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New development in Rochester on the site of a former highway Photo: Libby March, Wall Street Journal
Numerous cities around the country are increasingly removing rather than building highways as a way to spur urban renewal. American cities, such as Portland, Oregon, Milwaukee, Wisconsin and Chattanooga, Tennessee have removed highways in recent years and others, such as Detroit, Michigan, Tampa, Florida and Baltimore, Maryland, are seriously considering it, according to The Wall Street Journal.
Why This Matters: It turns out they really did pave paradise and put up a parking lot. Cities built highways in the 50s ad 60s to connect downtown businesses to homes in the newly developed suburbs, but these roads divided established neighborhoods often along racial lines. And all this encouraged the use of cars, which increased urban blight as parking lots for all the commuters’ cars replaced small businesses. Fortunately, today’s urban renewal is leading city planners and residents to reconsider and remove worn-out highways that are too expensive to rebuild. In doing so, they are regaining prime real estate which is creating a boom in the development of downtown, pedestrian-friendly spaces and “knitting” neighborhoods back together again. And soon it may be possible to use federal highway “construction” funds to actually remove them.
Rochester, NY Buried Its Highway
Today, Rochester is developing the land that use to be their “Inner Loop,” a six-lane highway surrounding the downtown, where they are building a highrise apartment building, a new museum, more than 500 homes and tens of thousands of square feet of commercial space. The city’s 2014 decision take out part of the highway and build there has spurred $229 million in urban renewal since then. It has been so successful, the city is considering burying even more highway. According to The Journal, many other cities in New York are in the midst of similar projects, including in Niagara Falls and the Bronx, and future projects are under consideration in Syracuse and Buffalo.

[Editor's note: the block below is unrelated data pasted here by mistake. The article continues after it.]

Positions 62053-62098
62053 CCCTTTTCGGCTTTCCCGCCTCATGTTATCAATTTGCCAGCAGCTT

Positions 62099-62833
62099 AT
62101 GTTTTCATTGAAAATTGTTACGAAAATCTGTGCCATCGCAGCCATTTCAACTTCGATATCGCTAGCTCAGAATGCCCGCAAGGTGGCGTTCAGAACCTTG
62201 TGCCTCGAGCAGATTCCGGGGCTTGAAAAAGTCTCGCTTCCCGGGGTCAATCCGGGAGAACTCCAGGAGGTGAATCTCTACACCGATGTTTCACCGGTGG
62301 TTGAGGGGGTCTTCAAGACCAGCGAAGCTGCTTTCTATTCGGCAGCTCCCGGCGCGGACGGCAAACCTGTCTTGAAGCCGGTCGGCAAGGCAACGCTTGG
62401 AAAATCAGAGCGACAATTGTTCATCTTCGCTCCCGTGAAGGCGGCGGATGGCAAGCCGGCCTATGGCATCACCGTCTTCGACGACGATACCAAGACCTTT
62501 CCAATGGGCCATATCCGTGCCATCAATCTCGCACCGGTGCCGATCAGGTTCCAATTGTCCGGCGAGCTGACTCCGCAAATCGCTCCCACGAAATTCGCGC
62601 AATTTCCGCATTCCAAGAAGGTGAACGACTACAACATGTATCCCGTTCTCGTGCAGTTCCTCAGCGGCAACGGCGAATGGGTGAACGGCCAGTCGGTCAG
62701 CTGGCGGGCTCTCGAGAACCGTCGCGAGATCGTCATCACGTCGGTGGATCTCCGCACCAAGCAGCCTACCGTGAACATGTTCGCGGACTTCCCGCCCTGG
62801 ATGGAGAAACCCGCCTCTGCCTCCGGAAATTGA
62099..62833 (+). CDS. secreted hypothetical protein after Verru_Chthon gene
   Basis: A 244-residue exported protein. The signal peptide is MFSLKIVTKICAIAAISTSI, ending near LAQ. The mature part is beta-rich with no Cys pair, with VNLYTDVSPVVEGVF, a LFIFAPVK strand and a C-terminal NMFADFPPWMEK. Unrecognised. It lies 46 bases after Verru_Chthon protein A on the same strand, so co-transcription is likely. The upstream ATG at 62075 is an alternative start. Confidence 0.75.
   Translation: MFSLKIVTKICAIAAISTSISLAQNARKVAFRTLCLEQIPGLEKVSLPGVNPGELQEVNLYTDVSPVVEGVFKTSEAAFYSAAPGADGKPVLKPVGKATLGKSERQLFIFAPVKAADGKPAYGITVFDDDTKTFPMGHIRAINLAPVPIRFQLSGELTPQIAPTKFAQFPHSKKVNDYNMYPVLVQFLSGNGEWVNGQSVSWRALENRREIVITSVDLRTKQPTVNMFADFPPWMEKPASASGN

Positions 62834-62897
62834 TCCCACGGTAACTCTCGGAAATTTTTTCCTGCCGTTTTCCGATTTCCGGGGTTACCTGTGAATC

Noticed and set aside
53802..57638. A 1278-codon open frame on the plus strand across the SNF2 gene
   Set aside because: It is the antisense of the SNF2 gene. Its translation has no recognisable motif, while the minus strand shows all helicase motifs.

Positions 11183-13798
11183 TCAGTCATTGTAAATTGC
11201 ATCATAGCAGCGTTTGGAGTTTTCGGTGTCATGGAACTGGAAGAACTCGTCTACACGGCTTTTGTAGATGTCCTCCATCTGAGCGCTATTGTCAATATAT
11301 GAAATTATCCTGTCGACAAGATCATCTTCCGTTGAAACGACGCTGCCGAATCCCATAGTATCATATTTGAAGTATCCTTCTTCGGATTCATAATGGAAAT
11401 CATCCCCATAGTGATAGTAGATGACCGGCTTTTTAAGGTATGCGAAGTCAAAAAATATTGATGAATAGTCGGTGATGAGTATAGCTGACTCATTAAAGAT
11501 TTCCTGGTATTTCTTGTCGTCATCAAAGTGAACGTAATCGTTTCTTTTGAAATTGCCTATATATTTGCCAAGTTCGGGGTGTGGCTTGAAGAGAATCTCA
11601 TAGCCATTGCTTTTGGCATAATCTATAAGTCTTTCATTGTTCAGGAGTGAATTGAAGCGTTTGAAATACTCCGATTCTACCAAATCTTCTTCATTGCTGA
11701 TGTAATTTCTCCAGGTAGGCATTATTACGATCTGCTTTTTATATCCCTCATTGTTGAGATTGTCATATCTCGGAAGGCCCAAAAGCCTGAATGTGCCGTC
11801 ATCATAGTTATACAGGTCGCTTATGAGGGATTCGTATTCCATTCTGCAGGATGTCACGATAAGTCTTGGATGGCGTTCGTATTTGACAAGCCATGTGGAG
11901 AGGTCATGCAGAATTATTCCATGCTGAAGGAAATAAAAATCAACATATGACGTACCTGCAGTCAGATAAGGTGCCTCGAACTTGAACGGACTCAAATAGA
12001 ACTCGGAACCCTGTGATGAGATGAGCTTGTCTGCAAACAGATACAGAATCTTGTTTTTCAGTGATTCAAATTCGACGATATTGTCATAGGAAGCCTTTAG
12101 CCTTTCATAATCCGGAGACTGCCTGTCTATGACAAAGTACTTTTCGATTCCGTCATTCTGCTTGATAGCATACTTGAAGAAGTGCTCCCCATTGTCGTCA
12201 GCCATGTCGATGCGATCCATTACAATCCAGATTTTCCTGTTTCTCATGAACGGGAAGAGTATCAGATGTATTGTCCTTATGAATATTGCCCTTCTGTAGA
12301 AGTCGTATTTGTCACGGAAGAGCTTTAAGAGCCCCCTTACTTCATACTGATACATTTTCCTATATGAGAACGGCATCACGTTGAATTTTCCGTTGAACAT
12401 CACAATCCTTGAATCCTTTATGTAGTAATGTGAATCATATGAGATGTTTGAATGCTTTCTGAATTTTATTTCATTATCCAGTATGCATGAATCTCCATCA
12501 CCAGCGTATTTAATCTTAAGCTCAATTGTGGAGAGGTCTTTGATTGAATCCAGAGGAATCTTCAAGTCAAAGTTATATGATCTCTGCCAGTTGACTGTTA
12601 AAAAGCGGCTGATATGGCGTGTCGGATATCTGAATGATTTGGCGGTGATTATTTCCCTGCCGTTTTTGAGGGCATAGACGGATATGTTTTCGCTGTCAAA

Knitting Cities Back Together Takes Time
Highways functioned as walls that divided residents for as much as fifty years, but they are replaced by new development, issues of gentrification arise. And residents also worry about whether removing highways will worsen traffic, but so far it has not because drivers spread out and use more of the existing road grid. Milwaukee was one of the first cities to successfully remove highway back in the early 2000s. Since then the city estimates that the 30 acres of prime downtown real estate they reclaimed generated approximately $1 billion in private investment. “We’ve showed that when you take the highway out of the city it gets better. It’s that simple,” said Peter Park, who was the Milwaukee city planner at the time told The Journal.
The most progressive corporate commitments this week involve nature-based mitigation and pushing sustainability out into their supply chains. Walmart pledged to do some big things, including achieving zero emissions by 2040 without carbon offsets, committing to protect and restore at least 50 million acres of land and one million square miles of ocean by 2030, and promising zero waste in the US, Canada, and Japan by 2025.
Why This Matters: Nature-based solutions have until now been seen as greenwashing. But these new commitments go much farther.
by Natasha Lasky, ODP Contributing Writer A 1000-foot stretch highway in Oroville, CA was recently repaved with recycled plastic and asphalt—the first time a state department has paved a road with 100% recycled materials. This durable recycled material can combat potholes, last two to three times longer than asphalt roads, and reuse about 150,000 single-use […]
Why This Matters: The report is another loudly ringing alarm bell that our current path is unsustainable — and we need to make a huge shift away from “business as usual” across a range of human activities.
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